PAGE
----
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A Different Kind of Daddy’s Girl


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The Real Reason the Construction Industry Needs More Women

When James Brown crooned “It’s a man’s world” in 1966, he might as well have been singing about the construction industry today. There are perhaps few places where a lack of women is more glaring than the typical construction site. 

“The [AEC] industry is still very stagnant in terms of a men to women ratio,” finds Gina Koert, principal, senior estimator and project manager for Shamrock Painting Inc., a Denver-based commercial finishing contractor. “I would say that 90 to 99 percent of the workforce is still men. I see more women in the design area of construction—architects and interior designers—but not as often in the field.”

She advises other women considering construction to test the waters and gain exposure through an apprenticeship. It’s a career she calls fun and rewarding—and it’s in need of more women. 

Koert, like many women who grew up exposed to construction sites through their fathers’ work, had plans to follow a similar design-oriented path. Yet her journey toward an architecture degree took a number of detours that ultimately led Koert to the field and opportunities she encourages other young women to pursue. 

That path may have been set in the ’80s, when Koert accompanied her father, Geno Tumbarello, to jobsites. 

“My father has been in the industry since the 1970s,” Koert explains. “So as long as I can remember on the weekends—and I’m sure it’s not OSHA-approved these days—I would have a hardhat on.”

That early exposure to large commercial worksites launched a love of buildings that Koert planned to translate into an architecture degree. Instead, she wound up with a strong foundation in architecture and a business degree. Those skills, together with the estimating insight she gained working for her father’s company during summers home from college, served her in a career creating bid packages for the Washington, D.C. branch of the cost consulting company Faithful+Gould.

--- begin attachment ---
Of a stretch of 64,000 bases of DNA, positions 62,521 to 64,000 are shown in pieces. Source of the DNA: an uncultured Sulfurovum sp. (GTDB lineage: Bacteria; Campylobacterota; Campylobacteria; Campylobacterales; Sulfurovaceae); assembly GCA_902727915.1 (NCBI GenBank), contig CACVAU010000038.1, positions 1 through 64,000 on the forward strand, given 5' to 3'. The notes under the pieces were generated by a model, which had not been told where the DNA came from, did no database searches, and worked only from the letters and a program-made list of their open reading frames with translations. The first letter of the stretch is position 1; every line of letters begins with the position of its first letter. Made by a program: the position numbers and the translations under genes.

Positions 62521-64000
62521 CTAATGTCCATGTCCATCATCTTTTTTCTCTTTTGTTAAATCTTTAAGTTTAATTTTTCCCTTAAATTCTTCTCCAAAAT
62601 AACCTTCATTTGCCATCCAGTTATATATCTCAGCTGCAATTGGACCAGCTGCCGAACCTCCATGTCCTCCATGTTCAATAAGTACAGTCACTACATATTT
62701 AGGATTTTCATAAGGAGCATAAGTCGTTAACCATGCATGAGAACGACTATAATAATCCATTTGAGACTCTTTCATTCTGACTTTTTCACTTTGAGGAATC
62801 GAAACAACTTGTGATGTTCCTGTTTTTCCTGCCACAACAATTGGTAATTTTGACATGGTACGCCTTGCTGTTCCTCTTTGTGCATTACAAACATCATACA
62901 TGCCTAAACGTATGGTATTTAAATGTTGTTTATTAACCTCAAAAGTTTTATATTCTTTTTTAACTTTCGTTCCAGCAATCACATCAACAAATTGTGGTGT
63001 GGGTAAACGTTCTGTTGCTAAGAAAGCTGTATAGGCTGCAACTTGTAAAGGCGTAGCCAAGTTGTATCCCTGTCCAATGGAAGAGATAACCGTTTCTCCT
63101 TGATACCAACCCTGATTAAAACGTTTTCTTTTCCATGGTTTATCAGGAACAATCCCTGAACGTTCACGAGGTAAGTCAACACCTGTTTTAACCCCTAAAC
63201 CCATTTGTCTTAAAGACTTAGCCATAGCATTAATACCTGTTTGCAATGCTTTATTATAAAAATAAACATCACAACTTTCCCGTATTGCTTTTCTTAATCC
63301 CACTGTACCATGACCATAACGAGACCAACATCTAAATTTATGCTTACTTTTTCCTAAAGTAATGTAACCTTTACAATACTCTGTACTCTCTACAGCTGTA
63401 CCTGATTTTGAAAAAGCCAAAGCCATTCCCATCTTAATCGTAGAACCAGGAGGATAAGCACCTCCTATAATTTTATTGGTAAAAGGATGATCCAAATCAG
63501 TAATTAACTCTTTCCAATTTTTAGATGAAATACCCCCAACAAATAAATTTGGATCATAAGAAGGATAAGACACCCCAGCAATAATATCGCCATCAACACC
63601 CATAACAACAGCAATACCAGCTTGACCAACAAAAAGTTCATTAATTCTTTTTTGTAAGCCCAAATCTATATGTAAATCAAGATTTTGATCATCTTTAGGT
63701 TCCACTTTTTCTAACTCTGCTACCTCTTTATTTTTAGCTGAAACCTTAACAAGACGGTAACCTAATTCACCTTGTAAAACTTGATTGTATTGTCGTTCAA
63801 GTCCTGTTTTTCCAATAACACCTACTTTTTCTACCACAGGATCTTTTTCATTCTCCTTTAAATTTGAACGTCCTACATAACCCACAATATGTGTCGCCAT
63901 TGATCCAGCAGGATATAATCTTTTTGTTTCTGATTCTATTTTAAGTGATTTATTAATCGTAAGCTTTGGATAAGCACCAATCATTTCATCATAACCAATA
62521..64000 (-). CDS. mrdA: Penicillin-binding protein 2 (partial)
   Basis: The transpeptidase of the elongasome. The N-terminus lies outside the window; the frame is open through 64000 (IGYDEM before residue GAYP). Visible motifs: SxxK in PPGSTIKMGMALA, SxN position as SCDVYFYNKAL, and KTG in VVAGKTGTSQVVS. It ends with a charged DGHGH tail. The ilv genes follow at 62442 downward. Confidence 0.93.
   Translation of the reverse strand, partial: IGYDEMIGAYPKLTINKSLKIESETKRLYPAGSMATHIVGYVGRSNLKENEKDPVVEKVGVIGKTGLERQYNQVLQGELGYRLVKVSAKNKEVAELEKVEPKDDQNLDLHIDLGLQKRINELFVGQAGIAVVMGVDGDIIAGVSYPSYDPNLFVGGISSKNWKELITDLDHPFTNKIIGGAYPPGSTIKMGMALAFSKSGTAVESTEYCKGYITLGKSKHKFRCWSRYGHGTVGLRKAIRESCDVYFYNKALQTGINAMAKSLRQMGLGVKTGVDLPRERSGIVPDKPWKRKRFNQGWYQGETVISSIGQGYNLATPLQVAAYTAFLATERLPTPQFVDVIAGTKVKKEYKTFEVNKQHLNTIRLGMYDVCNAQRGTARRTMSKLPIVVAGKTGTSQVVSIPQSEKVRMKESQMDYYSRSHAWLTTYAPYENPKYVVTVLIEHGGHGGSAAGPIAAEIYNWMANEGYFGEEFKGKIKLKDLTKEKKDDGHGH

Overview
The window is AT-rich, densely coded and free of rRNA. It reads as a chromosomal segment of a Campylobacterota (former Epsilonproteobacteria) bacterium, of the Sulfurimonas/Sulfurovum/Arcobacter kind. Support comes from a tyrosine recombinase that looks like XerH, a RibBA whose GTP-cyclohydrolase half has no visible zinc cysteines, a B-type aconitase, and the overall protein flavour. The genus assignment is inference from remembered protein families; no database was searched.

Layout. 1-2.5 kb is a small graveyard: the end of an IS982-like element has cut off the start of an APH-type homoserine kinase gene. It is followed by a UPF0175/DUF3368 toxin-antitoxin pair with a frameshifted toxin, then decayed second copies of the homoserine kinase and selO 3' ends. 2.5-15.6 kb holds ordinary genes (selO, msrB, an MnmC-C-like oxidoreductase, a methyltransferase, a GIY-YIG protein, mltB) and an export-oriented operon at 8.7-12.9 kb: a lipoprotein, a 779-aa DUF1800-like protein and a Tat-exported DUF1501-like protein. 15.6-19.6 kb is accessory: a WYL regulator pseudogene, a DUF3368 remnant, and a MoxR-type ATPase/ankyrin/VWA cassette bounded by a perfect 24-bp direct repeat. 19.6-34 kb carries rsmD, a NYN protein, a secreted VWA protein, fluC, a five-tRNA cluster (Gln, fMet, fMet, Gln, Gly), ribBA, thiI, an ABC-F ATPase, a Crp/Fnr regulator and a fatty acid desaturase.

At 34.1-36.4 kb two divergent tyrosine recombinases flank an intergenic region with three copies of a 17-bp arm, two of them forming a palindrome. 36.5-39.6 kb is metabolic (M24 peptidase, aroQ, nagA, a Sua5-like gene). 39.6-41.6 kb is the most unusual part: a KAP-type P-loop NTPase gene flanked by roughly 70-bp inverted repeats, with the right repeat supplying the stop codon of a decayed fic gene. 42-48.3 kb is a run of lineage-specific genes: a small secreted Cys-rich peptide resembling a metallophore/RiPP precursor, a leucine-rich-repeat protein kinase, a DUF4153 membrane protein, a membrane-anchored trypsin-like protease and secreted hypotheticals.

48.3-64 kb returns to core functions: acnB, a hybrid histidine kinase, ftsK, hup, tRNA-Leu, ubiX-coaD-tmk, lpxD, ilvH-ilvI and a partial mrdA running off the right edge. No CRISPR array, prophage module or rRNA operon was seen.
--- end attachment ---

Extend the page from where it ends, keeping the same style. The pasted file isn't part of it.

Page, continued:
Koert did estimating on the State Department and U.S. embassies among other notable projects, and while she enjoyed the work, she found that something was missing. 

“I wanted to come back to not only be in Denver but also to perfect a trade,” Koert explains. “When you work on the cost-consulting side, you really have to know a little bit about a lot of things. I wanted to hone my skill in one trade and be very proficient on that one.” 

When Koert returned to Denver in 2005, she joined the company her father launched in the early ’90s. She came with a strong foundation, a work history built around high profile commercial projects, and estimating expertise. And she soon made a name for herself in her own right. 

But back in the field, Koert found that it increasingly evident that the construction industry needs more women. 

“I would say that women are still treated differently because of their gender,” Koert says. But, she adds, “A lot of it is perception.”

Part of the challenge of encouraging women to pursue the trades is that there simply aren’t many female role models being publicized in construction. “You see it from time to time at top construction companies on the preconstruction side or design side, but not in the field,” Koert says. 

Moreover, Koert admits that she sees the stereotype frequently reflected in clients’ and colleagues’ reaction upon meeting her. However, she is quick to add that the people who are usually surprised to be working with a woman are “happily surprised.” 

Being a rare woman in the field hasn’t been a hardship for Koert. It’s been a challenge, she says, which presents opportunity. 

“Because there aren’t many women in construction, it differentiates you,” she finds. “You have this opportunity to stand out and shine.”

Because every area of the construction industry is seeking solutions to their skilled labor shortage, many groups are recognizing the need to encourage previously untapped labor sources to join them. And in doing so, those same groups are realizing that the women in their ranks can provide a fresh perspective to a diverse range of challenges. 

For example, Koert was recently tapped to join the Board of Directors for the Painting and Decorating Contractors of America. “It was a good old boys club for a long time,” Koert says. “I rose to the top because they said ‘this is someone who has been in the industry a long time, knows the job, and brings a new perspective that we don’t see very often—so let’s make the most of it.’” 

Koert emphasizes, “You won’t get anywhere by the fact that you’re a woman. You’ll get somewhere because you’re good at your job.” 

She advises other women considering construction to test the waters and gain exposure through an apprenticeship. It’s a career she calls fun and rewarding—and it’s in need of more women.

“People are going more toward technology and not realizing that the trades their fathers and grandfathers did are becoming lost, and there’s a real need for it,” Koert says. What’s more, Koert, who is in her late thirties, sees women leaders in the construction industry passing their trades on to sons. “It’s one more generation that goes back to a very male-centric workforce,” she says. 

Today’s construction labor challenges may be solved by more fathers—and mothers—encouraging their daughters to take to the AEC industry. In the meantime, Koert has a 4-year-old daughter with a linear mindset and a passion for building. 

“If she wants to do this, we’ll encourage it,” Koert says. “Since I have that perspective, I won’t shut it down.” 

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